In an action by a bidder challenging a town's rejection of all bids on certain municipal contracts, the summary judgment materials showed that the plaintiff had no reasonable expectation of proving that the board of selectmen and town manager did not proceed properly in determining under G. L. c. 30B, Section 9, that rejection of all bids would serve the best interests of the town or that the board did not state, in writing, reasons for the rejection sufficient to satisfy the requirement of Section 9. [38-39]
A bidder on municipal contracts did not have standing to challenge the alleged failure of a town's board of selectmen to comply with the open meeting requirements of G. L. c. 30A, Section 11A 1/2, and G. L. c. 39, Section 23B. [39-40]
CIVIL ACTION commenced in the Superior Court Department on March 5, 1992.
The case was heard by Catherine a. White, J., on motions for summary judgment.
The Supreme Judicial Court on its own initiative transferred the case from the Appeals Court.
Kenneth H. Tatarian for the plaintiff.
Robert D. O'Leary (John L. Connell with him) for the defendants.
O'CONNOR, J. The plaintiff seeks a declaration that the defendant board of selectmen of Westford (board) acted unlawfully under the Uniform Procurement Act, G. L. c. 30B (1992 ed.), in rejecting all bids, including those made by the
plaintiff, for a recycling contract and refuse collection contract with the town. The plaintiff also seeks a declaration that the board's action, therefore, is void and that the contracts must be awarded to the plaintiff. The plaintiff seeks a further declaration that, in holding an executive session to decide whether to reject the bids, the defendants violated the open meeting requirements of G. L. c. 30A, Section 11A 1/2 (1992 ed.), and G. L. c. 39, Section 23B (1992 ed.). The plaintiff and the defendants filed motions for summary judgment. A judge denied the plaintiff's motion, allowed the defendants' motion, ordered judgment for the defendants on all counts, and declared that "there was no violation" of G. L. c. 30B. The plaintiff appealed and we transferred the case here on our own initiative. We affirm the judgment.
Summary judgment is appropriate if "the pleadings, depositions, answers to interrogatories, and admissions on file, together with the affidavits, if any, show that there is no genuine issue as to any material fact and that the moving party is entitled to judgment as a matter of law." Mass. R. Civ. P. 56 (c), 365 Mass. 824 (1974). We quote the motion judge's uncontested recitation of the material facts in her memorandum of decision as follows:
"In January of 1992, the defendants issued two Invitations to Bid for contracts with the Town of Westford; one was for a Recycling Contract, the other was for a Solid Waste Collection and Transportation Contract ("Collection Contract"). Each Invitation to Bid was accompanied by all of the relevant instructions for the bidding process, and specifications of the projects. These documents informed the bidders that the bidding process, and the award of the contract, were covered by Mass. Gen. L. ch. 30B; thus each bidder was notified that she or he was required to comply with the statute.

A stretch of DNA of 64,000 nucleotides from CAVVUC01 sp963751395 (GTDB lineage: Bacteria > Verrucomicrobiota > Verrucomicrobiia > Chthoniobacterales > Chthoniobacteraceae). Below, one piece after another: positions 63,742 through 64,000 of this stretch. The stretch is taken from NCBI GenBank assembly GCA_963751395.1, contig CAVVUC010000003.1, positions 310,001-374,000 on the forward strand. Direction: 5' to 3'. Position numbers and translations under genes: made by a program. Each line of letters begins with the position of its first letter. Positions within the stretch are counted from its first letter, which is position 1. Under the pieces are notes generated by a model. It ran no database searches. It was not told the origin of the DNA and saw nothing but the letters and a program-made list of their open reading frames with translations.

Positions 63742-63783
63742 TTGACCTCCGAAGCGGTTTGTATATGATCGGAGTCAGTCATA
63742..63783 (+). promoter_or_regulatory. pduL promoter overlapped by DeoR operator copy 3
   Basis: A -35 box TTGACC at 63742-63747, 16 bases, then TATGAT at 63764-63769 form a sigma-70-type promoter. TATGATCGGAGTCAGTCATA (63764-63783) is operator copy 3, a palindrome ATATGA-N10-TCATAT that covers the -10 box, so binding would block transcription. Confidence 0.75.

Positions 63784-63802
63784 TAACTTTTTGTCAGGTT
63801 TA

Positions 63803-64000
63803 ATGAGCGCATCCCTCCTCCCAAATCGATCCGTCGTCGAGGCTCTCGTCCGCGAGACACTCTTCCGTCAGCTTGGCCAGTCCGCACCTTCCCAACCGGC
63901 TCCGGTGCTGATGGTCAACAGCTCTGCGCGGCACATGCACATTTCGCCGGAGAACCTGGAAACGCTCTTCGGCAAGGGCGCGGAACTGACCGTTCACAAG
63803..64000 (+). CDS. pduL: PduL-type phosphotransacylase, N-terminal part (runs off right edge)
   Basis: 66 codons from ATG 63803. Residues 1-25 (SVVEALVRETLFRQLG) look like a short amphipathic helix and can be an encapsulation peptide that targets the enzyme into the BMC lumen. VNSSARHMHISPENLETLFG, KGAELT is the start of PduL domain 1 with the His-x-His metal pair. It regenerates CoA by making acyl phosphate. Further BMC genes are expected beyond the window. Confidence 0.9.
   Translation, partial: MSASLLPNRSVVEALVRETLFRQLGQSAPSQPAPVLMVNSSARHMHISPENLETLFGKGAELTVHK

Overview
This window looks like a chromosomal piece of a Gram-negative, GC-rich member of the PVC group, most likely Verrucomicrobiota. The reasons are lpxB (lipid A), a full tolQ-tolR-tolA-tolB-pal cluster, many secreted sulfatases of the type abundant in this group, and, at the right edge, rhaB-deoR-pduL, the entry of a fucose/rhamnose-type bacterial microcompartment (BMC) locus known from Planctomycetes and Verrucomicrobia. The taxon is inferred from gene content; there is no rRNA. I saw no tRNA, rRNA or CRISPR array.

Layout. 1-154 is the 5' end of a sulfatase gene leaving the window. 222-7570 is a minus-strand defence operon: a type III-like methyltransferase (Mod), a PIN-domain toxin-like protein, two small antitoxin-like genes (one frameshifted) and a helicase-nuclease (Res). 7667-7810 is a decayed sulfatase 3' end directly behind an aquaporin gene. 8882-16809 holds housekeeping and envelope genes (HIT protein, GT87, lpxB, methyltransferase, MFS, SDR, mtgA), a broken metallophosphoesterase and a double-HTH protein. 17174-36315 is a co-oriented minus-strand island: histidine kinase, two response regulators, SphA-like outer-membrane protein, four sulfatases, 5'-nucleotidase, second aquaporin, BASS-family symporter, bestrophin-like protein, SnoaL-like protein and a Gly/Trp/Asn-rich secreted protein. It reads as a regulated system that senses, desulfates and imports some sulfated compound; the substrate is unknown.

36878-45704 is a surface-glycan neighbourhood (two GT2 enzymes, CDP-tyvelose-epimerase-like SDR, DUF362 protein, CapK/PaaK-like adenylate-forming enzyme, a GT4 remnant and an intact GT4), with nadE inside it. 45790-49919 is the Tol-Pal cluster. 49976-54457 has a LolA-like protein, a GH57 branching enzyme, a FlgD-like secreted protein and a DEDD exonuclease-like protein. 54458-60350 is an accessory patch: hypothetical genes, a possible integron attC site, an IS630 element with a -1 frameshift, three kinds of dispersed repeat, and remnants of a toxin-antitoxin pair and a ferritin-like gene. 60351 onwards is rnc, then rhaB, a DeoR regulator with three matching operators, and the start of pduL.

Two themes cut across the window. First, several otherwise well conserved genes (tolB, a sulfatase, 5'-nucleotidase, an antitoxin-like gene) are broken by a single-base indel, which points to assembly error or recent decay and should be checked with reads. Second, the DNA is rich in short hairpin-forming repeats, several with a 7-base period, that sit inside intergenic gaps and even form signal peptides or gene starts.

"The defendants ultimately received four bids for the Recycling Contract. Using the `present value' formula called for by the Bid Documents, the bids ranged from a low of $373,410 to a high of $455,280.20. The defendants rejected the lowest bid as nonresponsive and not in conformity with ch. 30B, leaving plaintiff Vining as the lowest responsive and
responsible bidder for that contract. The difference between the present value of plaintiff's bid and the present value of the nonresponsive bid was $4,952 -- equivalent to 1.3% of the nonresponsive, lowest bid on the Recycling Contract. The defendants received five bids for the Collection Contract, which ranged from a low of $1,391,796 to a high of $1,499,177. The three lowest bids were nonresponsive and not in conformity with ch. 30B, and thus rejected by the Board, again leaving plaintiff as the lowest responsive and responsible bidder. The difference between the present value of plaintiff's bid and the present value of the lowest nonresponsive bid was $89,461, which is equivalent to 6.4% of the nonresponsive, lowest bid.
"On February 18, 1992, the Board met in executive session to discuss the implications of allowing the nonconforming bidders to amend their bids, or of accepting Vining's bids even though some bidders had been willing to do the work for less money, or of cancelling the bids and starting over. The Board returned to public session and announced its inclination to cancel the bids and rebid the contract. The motion was proposed and seconded, and then approved by a vote of the Board. The Board offered a written explanation of its decision to rebid the contracts in accordance with sec. 9 of the bidding statute, which stated that `[t]he ($4,952 and $89,461) difference in present value prices and the principles of fair competitive bidding advanced by c. 30B (are) sufficient reasons to reject all bids in the best interest of the Town.' The Board then issued a new Invitation to Bid for each contract."